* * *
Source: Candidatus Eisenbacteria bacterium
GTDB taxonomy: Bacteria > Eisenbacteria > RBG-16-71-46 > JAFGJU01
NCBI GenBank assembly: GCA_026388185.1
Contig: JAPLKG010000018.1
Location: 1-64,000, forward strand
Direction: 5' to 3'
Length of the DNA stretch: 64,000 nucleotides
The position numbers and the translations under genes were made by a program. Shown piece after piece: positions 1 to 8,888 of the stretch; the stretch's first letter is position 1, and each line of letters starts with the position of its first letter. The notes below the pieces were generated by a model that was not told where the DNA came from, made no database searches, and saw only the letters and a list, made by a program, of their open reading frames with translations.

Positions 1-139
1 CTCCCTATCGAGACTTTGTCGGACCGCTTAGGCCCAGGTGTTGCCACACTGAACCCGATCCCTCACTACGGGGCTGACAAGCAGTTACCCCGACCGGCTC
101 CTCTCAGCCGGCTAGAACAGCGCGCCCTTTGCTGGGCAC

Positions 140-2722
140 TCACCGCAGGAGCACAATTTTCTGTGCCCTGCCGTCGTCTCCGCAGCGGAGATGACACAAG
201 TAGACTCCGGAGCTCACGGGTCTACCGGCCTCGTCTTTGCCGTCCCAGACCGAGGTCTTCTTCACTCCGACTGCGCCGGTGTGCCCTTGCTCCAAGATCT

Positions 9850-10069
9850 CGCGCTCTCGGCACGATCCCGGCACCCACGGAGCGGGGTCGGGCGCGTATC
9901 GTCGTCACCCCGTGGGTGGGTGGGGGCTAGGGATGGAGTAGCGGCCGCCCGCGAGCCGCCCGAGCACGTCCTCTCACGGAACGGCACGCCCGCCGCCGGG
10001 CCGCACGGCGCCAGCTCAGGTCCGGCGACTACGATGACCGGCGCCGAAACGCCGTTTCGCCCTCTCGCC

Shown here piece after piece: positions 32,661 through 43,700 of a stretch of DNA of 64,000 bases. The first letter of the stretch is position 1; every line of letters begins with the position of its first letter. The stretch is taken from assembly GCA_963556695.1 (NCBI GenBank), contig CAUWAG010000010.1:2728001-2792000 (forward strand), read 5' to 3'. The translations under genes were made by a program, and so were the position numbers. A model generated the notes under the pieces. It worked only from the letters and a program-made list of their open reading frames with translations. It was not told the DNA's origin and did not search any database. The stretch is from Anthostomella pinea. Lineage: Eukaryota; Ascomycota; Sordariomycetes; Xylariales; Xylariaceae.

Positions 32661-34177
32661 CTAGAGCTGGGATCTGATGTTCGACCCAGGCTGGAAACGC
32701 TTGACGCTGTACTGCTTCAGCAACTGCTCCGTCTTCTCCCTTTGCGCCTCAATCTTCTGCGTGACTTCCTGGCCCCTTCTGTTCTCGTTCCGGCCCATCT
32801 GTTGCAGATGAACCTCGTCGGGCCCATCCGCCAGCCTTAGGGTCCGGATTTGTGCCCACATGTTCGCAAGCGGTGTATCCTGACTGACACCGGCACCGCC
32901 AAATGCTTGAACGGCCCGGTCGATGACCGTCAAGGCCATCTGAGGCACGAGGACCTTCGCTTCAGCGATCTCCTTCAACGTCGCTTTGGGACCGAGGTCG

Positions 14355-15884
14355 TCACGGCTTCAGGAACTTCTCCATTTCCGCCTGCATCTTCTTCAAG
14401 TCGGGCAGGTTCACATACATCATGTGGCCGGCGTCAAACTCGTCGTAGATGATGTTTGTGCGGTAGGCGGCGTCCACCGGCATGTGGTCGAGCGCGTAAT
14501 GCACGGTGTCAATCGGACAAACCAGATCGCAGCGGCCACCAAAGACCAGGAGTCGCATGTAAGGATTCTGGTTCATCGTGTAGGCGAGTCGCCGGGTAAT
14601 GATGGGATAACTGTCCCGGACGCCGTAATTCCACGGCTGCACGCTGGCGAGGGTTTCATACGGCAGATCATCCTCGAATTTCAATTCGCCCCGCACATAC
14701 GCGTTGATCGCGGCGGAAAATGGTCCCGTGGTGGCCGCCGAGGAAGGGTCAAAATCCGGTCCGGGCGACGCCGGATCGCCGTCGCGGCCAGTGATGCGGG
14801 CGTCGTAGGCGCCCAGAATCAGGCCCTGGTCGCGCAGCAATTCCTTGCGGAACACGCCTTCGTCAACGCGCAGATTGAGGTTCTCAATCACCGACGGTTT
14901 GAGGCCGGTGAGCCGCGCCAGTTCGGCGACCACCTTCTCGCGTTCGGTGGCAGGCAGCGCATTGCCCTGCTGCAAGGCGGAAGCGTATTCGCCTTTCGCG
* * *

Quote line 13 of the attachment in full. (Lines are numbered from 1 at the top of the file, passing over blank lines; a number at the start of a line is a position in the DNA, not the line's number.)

140 TCACCGCAGGAGCACAATTTTCTGTGCCCTGCCGTCGTCTCCGCAGCGGAGATGACACAAG